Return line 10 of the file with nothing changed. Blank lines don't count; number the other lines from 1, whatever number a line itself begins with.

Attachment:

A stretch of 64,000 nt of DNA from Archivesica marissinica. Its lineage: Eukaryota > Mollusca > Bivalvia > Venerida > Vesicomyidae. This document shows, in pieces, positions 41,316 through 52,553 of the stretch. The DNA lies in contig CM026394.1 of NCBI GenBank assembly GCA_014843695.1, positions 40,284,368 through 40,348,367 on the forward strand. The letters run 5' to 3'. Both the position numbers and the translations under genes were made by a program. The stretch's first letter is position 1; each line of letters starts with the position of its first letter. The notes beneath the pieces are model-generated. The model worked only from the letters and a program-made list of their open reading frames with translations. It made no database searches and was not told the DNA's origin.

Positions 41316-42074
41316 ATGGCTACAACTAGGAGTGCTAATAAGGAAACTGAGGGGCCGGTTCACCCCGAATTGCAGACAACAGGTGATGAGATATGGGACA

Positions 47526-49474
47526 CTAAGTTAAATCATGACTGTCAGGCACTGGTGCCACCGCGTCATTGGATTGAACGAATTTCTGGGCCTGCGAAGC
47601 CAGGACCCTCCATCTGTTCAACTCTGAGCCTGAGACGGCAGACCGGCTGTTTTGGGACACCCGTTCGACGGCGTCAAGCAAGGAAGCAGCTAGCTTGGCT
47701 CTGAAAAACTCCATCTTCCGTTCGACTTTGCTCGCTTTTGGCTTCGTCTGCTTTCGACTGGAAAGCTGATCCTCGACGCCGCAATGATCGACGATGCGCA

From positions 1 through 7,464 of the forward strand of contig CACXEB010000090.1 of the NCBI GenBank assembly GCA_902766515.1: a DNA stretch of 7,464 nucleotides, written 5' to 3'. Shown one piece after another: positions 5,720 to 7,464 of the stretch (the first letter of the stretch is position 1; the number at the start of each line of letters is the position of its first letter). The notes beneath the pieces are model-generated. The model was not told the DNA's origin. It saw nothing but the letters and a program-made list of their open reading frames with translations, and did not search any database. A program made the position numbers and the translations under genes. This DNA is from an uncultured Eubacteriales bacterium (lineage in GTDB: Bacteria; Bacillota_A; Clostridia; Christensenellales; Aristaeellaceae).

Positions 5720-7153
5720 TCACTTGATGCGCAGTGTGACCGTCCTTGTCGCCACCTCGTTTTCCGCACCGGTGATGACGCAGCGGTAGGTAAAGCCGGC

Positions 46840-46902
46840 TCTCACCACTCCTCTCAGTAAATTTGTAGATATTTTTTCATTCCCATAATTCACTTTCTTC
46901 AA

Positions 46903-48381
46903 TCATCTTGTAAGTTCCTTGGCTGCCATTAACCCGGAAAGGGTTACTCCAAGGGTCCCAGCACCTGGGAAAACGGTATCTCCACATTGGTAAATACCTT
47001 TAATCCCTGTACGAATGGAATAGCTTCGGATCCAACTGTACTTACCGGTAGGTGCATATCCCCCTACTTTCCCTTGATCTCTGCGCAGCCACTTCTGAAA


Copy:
5720 TCACTTGATGCGCAGTGTGACCGTCCTTGTCGCCACCTCGTTTTCCGCACCGGTGATGACGCAGCGGTAGGTAAAGCCGGC